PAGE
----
CRM-based consumer segmentation comes at a cost. Data has to be collected, behavior analyzed, and segments identified before offerings can be created and messages communicated. Implementation can be complex, involving building multiple bridges to islands of information. Ongoing data collection, plus the resources required for sophisticated analysis, can put CRM out of the reach of small and mid-sized companies.
As a result, the CRM report card is mixed. An AMR survey of 190 IT executives in 2007 found that 29 percent of CRM projects fail. Forrester Research reported that fewer than half of 94 businesses surveyed were fully satisfied with their CRM implementations. And gauging the return on investment from CRM is so difficult that only an estimated 20 to 30 percent of firms that use the technology have even tried.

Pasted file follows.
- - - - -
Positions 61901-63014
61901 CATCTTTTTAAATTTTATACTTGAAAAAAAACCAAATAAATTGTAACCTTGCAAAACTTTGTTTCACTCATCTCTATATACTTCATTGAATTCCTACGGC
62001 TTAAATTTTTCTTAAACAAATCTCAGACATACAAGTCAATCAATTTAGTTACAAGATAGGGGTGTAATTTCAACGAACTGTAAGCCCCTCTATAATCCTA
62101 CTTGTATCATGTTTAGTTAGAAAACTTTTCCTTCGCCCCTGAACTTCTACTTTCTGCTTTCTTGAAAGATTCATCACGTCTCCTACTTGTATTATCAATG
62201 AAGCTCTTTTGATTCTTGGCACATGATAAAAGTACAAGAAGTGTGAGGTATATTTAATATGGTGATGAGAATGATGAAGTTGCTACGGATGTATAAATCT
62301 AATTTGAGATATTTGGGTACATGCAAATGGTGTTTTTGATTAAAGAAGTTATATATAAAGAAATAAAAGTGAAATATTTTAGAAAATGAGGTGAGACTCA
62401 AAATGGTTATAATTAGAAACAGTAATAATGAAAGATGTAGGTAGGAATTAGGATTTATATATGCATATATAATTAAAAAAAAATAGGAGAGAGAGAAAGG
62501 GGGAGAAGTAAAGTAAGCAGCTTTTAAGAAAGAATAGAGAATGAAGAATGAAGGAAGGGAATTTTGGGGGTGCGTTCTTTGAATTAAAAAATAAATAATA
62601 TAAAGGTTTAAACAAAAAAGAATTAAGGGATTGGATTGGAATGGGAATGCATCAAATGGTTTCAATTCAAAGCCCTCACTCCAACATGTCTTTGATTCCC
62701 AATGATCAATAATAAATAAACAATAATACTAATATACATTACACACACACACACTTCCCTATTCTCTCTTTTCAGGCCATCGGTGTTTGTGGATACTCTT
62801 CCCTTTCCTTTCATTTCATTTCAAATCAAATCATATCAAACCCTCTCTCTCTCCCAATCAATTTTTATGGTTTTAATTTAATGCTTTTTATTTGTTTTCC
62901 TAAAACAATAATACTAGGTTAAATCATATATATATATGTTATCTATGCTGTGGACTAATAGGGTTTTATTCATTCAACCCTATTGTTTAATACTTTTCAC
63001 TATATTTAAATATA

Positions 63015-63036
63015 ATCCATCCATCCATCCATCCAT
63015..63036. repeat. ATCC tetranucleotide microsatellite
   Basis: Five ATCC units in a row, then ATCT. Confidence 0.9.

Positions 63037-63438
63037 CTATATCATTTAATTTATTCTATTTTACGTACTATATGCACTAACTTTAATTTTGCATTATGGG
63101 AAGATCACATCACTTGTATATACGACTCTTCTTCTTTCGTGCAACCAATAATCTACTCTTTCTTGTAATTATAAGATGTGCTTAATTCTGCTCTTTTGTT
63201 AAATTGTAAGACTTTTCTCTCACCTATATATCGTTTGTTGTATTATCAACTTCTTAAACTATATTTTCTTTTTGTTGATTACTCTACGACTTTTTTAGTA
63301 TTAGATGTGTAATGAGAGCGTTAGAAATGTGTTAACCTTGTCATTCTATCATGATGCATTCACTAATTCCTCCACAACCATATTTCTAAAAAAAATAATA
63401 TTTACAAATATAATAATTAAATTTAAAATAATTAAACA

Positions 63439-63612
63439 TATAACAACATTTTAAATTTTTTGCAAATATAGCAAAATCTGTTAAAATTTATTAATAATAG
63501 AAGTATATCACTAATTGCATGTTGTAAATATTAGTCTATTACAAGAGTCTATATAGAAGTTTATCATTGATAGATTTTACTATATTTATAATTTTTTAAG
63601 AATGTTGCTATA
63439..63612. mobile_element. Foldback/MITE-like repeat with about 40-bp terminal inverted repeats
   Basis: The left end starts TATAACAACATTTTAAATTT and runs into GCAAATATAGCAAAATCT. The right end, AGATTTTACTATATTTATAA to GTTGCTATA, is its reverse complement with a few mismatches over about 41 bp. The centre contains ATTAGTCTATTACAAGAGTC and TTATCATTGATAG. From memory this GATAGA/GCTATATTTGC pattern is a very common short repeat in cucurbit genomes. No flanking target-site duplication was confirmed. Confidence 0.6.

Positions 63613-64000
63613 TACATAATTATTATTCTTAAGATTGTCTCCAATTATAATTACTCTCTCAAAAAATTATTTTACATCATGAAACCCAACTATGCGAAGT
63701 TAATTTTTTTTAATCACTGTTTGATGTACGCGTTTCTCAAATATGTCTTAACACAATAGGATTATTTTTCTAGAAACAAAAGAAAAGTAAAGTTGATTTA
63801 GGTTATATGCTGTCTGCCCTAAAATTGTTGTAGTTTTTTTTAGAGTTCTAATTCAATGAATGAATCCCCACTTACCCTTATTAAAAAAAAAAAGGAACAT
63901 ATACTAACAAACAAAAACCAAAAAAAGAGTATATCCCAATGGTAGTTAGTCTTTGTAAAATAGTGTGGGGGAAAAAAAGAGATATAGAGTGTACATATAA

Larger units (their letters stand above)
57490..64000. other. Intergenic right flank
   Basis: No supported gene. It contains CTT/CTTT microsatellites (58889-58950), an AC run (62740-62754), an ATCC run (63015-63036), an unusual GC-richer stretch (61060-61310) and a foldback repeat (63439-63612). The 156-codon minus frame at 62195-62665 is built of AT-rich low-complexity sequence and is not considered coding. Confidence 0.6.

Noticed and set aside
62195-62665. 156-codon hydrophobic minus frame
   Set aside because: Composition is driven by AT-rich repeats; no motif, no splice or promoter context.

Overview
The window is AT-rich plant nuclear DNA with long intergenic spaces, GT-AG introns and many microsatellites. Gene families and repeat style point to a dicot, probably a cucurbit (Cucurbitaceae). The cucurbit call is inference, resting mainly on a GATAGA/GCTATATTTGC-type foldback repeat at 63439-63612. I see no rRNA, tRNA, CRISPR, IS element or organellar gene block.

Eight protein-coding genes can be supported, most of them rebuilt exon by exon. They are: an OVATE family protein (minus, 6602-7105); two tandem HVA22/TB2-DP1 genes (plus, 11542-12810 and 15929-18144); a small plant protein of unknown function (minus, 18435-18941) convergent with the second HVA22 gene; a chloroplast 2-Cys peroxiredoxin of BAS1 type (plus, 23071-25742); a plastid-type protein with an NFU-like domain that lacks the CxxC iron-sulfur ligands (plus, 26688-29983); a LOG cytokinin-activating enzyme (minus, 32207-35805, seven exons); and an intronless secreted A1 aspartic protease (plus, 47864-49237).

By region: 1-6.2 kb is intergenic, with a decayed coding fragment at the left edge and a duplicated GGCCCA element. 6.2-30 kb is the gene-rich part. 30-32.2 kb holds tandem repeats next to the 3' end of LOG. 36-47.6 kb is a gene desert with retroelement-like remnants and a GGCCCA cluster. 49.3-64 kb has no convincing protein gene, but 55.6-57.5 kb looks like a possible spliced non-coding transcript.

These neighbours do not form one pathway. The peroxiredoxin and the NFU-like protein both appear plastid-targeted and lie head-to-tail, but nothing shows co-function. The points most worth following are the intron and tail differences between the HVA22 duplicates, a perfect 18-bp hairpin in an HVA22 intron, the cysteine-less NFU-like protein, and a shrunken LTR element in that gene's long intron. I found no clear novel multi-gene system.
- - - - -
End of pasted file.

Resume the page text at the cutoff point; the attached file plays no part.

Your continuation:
A better alternative is now available: The rise in social networks and online communities, combined with the new era of the Web-empowered consumer, makes it possible for companies to reap the benefits of consumer segmentation without many of its costs or complications.
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